History of Ted Talks
The first TED talk was in 1984 in Monterey, California and was a collective celebrating the convergence of Technology, Entertainment and Design—hence the name became TED. Now held around the world in the form of both official TED organized conventions and also independently run TEDx events, the talks serve to spread awareness and inspiration on the various advancements occurring throughout the globe.
Richard Wurman started the first TED event and technological developments such as the compact disc and e-book were showcased. Mandelbrot also exhibited his fractal geometry theory and its application in mapping coastlines. Despite the impressive lineup, the next event did not take place until six years later because it was not financially profitable. However, from the 1990’s on the annual gatherings in Monterey continued until 2009 when the events were relocated to Long Beach to accommodate a larger audience.
While the original focus of the event was technology and entertainment and design, now the event covers a wide range of topics such as religion, culture, mathematics, music, and more. The conference also became a nonprofit upon being acquired by the Sapling Foundation and further expanded to incorporate various additions such as TEDGlobal and TEDx. The latter are held by acquiring a license from TED and are organized by local communities. Each event is unique and a plethora of talks can be accessed online on the TED website, acting as a global symposium for ideas worth spreading.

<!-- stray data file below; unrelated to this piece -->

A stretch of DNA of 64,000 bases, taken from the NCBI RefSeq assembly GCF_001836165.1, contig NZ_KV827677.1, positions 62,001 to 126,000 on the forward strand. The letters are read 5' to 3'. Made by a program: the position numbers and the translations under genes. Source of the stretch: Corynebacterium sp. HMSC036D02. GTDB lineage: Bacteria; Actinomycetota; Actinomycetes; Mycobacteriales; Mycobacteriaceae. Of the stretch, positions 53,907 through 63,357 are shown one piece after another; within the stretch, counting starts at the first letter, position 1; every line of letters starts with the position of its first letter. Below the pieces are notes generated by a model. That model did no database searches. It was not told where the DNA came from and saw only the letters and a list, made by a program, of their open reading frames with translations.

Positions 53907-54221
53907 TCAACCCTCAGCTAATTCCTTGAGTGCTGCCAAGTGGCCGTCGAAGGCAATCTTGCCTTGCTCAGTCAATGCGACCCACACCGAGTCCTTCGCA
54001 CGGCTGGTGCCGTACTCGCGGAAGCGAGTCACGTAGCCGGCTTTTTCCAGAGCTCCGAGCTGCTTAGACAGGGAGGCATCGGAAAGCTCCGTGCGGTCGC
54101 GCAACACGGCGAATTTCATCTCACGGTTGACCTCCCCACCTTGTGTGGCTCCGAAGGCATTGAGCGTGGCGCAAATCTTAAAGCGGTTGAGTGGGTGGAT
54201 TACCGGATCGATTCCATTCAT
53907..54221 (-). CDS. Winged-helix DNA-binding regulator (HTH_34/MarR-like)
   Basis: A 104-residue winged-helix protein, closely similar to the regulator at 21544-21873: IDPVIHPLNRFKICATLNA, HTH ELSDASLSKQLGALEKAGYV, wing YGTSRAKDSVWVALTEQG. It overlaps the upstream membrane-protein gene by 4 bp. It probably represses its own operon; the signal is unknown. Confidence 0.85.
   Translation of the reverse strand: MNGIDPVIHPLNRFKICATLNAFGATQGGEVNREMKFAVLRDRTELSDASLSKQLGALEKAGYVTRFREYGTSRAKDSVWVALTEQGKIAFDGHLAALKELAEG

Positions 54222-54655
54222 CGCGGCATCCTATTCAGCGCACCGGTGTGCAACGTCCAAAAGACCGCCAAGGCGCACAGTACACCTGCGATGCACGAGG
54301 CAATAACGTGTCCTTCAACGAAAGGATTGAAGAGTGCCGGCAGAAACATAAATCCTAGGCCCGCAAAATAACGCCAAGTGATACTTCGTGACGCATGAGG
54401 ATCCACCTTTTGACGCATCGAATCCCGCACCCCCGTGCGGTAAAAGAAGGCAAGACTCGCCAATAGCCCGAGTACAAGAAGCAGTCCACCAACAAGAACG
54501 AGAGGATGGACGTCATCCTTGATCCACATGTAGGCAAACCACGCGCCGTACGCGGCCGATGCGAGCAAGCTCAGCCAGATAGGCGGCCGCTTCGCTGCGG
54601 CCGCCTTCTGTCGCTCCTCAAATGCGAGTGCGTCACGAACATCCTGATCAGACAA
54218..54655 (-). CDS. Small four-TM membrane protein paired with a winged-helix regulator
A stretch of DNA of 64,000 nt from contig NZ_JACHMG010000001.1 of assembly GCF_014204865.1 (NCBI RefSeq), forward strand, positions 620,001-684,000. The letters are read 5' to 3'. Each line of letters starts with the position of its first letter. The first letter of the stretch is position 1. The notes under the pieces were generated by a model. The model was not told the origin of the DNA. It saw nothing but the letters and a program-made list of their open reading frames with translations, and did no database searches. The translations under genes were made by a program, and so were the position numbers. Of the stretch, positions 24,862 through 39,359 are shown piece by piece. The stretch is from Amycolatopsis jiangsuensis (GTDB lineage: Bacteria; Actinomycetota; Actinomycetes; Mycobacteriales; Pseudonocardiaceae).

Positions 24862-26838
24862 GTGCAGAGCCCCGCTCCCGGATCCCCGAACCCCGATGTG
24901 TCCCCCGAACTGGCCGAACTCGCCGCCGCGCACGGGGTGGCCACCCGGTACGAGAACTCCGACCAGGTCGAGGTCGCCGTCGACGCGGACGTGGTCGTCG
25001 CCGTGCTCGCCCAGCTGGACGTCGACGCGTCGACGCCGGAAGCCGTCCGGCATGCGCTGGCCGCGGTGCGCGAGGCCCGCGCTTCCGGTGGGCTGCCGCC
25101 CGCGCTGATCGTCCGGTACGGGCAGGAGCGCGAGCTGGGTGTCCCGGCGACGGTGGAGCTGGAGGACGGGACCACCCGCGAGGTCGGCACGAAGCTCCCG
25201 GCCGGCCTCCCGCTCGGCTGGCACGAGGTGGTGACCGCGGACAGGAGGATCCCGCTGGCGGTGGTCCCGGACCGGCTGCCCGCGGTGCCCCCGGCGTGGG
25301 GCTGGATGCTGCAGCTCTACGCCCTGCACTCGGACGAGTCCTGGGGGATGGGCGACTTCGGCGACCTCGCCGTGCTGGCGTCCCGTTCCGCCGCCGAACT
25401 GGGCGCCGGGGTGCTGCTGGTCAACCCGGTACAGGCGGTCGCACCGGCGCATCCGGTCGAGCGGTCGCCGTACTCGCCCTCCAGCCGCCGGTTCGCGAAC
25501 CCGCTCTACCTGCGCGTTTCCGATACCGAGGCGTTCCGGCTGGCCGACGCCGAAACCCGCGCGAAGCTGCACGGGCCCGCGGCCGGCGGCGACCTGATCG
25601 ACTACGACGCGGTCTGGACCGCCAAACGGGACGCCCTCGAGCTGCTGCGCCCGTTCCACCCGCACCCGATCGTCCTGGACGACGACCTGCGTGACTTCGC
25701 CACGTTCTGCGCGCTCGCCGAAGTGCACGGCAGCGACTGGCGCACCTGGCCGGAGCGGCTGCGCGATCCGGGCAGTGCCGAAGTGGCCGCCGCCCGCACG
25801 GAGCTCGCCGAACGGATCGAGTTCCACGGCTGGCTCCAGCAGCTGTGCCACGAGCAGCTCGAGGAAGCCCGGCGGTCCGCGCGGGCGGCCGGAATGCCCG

Some TEDx events in the San Francisco Bay Area over the last few years have included:
TEDx San Francisco – Big Blue (A Very Special Evening on the Oceans) http://tedxsf.org/videos/#tedxsf-big-blue-a-very-special-evening-on-the-oceans held at the Herbst Pavilion at Fort Mason Center and featured the World Premiere: Dance Performance by Capacitor OKEANOS, and speakers such as Neill Duffy on America’s Cup: More than a sport, Casson Trenor Sushi-preneur, sustainable seafood, and Patri Friedman on SeaSteading: Building on the Platform of the Oceans.
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